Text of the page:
Adding phase change material (PCM) to a mission payload can maintain its temperature above the cold survival limit, without power, for several hours in space. For the International Space Station, PCM is melted by heaters just prior to the payload translation to the worksite when power is available. When power is cut off during the six-hour translation, the PCM releases its latent heat to make up the heat loss from the radiator(s) to space. For the interplanetary Probe, PCM is melted by heaters just prior to separation from the orbiter when power is available from the orbiter power system. After the Probe separates from the orbiter, the PCM releases its latent heat to make up the heat loss from the Probe exterior to space.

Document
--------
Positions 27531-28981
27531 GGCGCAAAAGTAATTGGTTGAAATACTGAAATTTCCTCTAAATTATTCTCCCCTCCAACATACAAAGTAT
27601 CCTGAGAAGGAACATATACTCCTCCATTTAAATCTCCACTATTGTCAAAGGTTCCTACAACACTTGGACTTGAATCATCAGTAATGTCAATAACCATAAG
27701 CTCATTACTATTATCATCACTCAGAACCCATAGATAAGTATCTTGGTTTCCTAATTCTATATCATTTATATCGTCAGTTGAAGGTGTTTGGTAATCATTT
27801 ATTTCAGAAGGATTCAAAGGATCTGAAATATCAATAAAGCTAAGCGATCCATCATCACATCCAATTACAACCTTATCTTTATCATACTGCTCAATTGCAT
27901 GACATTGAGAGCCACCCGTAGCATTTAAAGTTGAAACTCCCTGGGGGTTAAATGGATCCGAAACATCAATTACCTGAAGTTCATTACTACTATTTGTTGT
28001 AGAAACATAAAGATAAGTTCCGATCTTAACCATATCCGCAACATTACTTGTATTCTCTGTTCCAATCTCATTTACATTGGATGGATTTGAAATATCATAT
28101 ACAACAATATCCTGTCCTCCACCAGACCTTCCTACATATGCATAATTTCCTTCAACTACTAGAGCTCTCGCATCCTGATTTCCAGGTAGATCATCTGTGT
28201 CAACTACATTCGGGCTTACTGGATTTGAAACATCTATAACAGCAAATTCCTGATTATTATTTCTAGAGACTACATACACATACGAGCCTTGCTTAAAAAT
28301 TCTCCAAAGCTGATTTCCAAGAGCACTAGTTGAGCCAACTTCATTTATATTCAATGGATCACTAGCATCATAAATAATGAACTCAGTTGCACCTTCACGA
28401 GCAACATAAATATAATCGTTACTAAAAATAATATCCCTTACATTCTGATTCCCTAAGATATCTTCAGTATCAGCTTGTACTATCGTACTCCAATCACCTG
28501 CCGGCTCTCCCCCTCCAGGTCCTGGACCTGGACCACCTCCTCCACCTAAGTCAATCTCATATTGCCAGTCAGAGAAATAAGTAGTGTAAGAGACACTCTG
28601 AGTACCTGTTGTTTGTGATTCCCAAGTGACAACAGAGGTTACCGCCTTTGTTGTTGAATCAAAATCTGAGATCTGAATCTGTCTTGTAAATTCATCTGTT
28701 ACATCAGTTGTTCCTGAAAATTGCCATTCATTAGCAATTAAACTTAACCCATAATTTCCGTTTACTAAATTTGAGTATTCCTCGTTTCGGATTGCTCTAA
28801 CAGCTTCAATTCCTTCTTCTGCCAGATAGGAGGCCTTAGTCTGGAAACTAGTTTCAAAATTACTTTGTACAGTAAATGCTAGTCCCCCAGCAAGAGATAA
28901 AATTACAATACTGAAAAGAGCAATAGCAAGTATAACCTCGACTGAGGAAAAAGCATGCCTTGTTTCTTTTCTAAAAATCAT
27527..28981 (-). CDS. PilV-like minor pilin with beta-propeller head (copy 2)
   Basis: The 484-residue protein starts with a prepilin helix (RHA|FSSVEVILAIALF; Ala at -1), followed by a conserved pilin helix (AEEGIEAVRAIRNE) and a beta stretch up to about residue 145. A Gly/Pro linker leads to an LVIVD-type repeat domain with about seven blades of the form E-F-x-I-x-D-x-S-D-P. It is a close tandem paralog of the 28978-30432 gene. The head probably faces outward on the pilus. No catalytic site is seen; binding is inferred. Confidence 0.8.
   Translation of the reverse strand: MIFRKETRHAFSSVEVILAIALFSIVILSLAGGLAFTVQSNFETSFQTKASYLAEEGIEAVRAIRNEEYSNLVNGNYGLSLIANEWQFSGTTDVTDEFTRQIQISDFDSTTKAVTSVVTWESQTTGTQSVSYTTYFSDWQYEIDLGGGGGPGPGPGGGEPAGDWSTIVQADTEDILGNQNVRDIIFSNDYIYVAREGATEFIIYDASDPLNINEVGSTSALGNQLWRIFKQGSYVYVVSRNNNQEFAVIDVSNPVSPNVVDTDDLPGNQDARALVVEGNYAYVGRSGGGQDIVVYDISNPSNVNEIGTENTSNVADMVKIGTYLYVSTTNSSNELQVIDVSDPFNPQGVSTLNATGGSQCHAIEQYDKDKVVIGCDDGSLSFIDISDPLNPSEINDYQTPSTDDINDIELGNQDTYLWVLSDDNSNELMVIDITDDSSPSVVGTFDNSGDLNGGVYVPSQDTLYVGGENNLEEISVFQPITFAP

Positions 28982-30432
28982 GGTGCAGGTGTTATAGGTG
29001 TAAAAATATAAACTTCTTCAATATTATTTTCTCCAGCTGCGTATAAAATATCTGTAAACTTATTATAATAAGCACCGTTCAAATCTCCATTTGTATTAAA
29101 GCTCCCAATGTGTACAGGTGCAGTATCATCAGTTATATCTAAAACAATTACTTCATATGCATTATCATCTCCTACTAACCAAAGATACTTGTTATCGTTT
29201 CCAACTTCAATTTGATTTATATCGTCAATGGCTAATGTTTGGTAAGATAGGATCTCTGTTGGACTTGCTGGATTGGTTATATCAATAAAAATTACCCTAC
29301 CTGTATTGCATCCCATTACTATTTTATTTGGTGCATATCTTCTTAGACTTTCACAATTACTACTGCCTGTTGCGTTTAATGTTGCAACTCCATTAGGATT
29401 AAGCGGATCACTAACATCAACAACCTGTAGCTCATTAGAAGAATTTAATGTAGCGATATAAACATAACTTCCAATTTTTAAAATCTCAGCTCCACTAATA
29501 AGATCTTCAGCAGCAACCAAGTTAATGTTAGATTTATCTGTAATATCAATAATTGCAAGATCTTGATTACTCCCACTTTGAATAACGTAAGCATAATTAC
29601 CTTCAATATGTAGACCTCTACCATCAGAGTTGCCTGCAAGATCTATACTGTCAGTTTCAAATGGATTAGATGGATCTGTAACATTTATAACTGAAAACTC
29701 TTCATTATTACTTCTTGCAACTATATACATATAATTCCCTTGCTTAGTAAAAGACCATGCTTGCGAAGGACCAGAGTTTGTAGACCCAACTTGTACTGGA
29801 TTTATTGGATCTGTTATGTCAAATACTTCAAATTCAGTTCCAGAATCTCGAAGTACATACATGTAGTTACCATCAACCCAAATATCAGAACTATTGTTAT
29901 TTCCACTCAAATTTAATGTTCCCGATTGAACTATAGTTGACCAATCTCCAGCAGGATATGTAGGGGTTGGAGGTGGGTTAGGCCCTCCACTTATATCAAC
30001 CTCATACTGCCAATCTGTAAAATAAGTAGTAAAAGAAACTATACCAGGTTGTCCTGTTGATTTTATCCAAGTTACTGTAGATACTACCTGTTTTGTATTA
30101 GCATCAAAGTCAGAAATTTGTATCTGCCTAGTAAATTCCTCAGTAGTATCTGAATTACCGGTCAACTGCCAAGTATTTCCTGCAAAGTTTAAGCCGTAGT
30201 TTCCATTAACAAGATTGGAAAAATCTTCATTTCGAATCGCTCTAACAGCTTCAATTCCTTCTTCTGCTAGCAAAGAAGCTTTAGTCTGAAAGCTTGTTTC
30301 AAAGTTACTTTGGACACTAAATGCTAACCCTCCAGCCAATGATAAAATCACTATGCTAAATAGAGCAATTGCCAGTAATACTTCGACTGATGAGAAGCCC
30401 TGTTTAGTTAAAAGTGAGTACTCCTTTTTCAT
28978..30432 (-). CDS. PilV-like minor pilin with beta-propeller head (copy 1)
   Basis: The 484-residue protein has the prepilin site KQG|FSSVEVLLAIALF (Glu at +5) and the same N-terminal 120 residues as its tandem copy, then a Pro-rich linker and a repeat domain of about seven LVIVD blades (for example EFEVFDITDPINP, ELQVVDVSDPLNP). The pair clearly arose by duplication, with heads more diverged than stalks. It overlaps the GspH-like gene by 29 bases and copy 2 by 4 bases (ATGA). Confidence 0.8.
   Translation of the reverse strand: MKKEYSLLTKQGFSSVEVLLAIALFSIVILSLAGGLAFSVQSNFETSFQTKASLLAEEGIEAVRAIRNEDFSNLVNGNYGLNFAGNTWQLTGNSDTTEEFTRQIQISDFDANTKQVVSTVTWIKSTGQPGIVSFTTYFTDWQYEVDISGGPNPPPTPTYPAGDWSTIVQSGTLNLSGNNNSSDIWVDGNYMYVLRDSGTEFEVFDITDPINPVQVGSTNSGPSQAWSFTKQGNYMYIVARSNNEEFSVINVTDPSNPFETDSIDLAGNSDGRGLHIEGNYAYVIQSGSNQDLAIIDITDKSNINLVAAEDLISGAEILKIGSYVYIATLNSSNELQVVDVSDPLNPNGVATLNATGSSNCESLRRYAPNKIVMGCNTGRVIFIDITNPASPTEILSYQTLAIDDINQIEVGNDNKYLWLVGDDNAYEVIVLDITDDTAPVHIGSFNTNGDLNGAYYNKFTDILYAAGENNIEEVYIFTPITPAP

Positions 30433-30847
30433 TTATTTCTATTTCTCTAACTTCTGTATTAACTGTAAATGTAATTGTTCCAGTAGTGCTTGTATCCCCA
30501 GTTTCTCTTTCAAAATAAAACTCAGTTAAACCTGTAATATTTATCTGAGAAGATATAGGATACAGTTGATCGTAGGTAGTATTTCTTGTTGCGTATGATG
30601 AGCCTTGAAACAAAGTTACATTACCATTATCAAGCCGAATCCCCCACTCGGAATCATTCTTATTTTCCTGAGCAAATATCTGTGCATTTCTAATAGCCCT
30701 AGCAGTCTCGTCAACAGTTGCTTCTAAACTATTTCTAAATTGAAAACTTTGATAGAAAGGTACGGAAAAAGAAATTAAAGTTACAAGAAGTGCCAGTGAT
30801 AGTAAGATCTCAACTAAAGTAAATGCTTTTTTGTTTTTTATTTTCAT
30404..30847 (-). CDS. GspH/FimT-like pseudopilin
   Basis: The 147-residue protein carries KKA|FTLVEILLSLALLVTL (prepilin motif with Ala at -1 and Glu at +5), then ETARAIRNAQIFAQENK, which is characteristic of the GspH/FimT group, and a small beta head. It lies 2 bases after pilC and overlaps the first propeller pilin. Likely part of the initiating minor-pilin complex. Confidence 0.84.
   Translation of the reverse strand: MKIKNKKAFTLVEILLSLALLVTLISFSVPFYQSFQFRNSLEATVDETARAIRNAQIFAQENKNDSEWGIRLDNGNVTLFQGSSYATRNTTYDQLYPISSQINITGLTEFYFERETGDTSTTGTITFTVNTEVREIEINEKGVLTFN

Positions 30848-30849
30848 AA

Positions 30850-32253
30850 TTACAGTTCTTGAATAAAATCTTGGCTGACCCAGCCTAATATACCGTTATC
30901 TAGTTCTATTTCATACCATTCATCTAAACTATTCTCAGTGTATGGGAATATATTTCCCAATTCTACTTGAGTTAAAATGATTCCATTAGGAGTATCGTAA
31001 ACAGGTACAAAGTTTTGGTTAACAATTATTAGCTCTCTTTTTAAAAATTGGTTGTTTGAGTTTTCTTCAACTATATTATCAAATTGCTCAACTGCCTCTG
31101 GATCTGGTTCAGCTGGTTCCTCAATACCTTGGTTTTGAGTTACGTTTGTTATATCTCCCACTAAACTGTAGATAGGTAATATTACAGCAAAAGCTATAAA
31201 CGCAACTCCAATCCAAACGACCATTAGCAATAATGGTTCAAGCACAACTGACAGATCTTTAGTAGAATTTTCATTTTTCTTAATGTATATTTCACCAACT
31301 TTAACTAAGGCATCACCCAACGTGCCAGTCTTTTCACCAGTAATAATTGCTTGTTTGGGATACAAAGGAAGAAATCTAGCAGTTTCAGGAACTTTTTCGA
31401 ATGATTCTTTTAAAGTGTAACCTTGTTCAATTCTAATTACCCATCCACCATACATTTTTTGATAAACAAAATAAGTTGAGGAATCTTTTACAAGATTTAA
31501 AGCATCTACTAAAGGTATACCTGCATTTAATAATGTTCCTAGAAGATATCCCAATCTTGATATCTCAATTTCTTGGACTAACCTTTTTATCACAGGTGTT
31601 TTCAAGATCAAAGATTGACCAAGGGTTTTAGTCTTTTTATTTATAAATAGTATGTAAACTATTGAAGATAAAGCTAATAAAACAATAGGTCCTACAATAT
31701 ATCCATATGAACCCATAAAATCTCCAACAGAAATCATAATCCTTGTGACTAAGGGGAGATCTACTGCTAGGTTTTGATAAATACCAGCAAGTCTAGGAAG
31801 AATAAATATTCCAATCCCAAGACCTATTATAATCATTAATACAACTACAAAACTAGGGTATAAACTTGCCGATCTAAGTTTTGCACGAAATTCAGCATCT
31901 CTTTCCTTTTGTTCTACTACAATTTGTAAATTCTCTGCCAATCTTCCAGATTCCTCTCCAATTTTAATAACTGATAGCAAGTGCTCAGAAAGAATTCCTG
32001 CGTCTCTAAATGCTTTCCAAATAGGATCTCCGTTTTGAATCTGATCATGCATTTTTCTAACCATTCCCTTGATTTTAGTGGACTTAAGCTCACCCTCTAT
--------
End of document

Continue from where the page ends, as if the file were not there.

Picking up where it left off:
Paraffin wax is a good PCM candidate. It has a high solid-to-liquid enthalpy, which is about 225 kJ/kg, and a range of melting points. For example, C18H38 has a melting point of 28 °C, which is well within the payload temperature limits. At the time of this reporting, paraffin wax PCM had a TRL (technology readiness level) of 7.

This work was done by Michael Choi of Goddard Space Flight Center. GSC-16539-1


NASA Tech Briefs Magazine

This article first appeared in the January, 2013 issue of NASA Tech Briefs Magazine.

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